Kelev’s Journey

A Dog’s Tale of Judaism

Welcome to this site. It reflects on the question:
What does it mean to be a good Jew?

I have always yearned to be such a Jew, but I have struggled. Recently, I explored this question by writing a book about a Jewish dog who embarks on a journey to find his faith.

Several years ago, I witnessed a seeing-eye dog—a black Labrador retriever—lead a blind woman across a busy intersection. Other pedestrians’ casual demeanor contrasted sharply with the dog’s intense focus on leading the woman to safety. That scene touched me deeply. It provided the idea for Kelev, the black Lab in my book.

Few humans feel the unconditional devotion to G-d that Judaism calls for. But it occurred to me that appreciation of a dog’s innocence, and his unconditional devotion to his guardians, can help guide us along the path to a deeper Jewish life with its ideals of benevolence, compassion, tolerance, and charity. In Kelev’s Journey, I convey the Jewish experience through a dog’s eyes. I believe that a dog’s innocence reflects the purity of spirit to which Judaism aspires.

I created this site to share these reflections, based on my perspective as the baby-boomer son of German-Jewish parents who fled Nazi Germany. My parents had a passion for social justice, constantly reminding their four children of our obligations to the disadvantaged.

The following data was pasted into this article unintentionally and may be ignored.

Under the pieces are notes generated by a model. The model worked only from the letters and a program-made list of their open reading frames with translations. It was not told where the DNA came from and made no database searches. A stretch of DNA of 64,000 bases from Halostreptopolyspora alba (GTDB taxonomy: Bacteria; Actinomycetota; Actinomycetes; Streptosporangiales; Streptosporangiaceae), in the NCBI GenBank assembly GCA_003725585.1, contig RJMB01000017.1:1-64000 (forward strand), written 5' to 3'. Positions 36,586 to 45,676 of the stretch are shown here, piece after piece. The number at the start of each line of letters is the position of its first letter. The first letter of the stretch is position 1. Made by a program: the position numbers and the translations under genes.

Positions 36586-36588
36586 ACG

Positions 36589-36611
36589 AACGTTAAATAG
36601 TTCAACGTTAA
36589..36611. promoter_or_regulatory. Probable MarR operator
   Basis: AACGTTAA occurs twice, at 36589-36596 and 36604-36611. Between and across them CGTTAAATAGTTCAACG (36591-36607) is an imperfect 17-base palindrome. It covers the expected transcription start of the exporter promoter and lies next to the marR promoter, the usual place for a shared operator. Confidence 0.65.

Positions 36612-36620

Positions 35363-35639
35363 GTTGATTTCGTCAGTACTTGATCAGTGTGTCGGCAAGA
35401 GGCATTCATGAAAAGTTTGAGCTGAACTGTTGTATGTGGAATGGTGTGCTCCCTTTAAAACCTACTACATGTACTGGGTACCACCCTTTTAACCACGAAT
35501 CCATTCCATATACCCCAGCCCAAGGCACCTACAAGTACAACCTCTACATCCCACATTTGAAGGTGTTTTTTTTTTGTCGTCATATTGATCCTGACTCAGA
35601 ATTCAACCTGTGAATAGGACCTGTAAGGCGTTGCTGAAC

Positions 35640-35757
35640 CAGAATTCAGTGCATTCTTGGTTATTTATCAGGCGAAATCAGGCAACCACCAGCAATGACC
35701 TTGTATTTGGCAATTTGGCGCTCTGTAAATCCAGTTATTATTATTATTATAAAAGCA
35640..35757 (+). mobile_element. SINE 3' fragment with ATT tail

Judaism has shaped my life by instilling the values of learning, charity, tolerance and reason. Given the freedom and mobility that American society now offers Jews, I have struggled with challenges of assimilation:

  • How does a Jew balance dual identities as a Jew and an American?
  • What are an American Jew’s obligations to Israel?
  • Is it more important for a Jew to adhere to Jewish values or follow the strict, literal religious obligations such as keeping kosher and praying?
  • How should Jews address intermarriage?
  • How can American Jews revive pre-Holocaust Jewish culture such as Yiddish?

On this site you’ll find:

I hope my writing will help readers reflect on their lives as Jews and the legacies they leave future generations. I welcome your perspectives on these questions.

Kelev's Journey: A Jewish Dog Wanders Home
“So, tell me more about my Jewish obligations...”
Kelev asks his beagle buddy Schmalzie
Kelev asks his beagle buddy Schmalzie
Kelev's Journey
Kelev's Journey

David Hammerstein

David Hammerstein After a 37-year career as an investment advisor to endowments, foundations and pension funds, David Hammerstein began writing about spiritual challenges facing contemporary Jewish families. His parents fled Nazi Germany in 1939 and settled in Washington, D.C., where he was born and raised. Their experiences as refugees shaped his belief in the importance of tolerance. Hammerstein lives in Pittsburgh with his two children and three grandchildren. Learn more...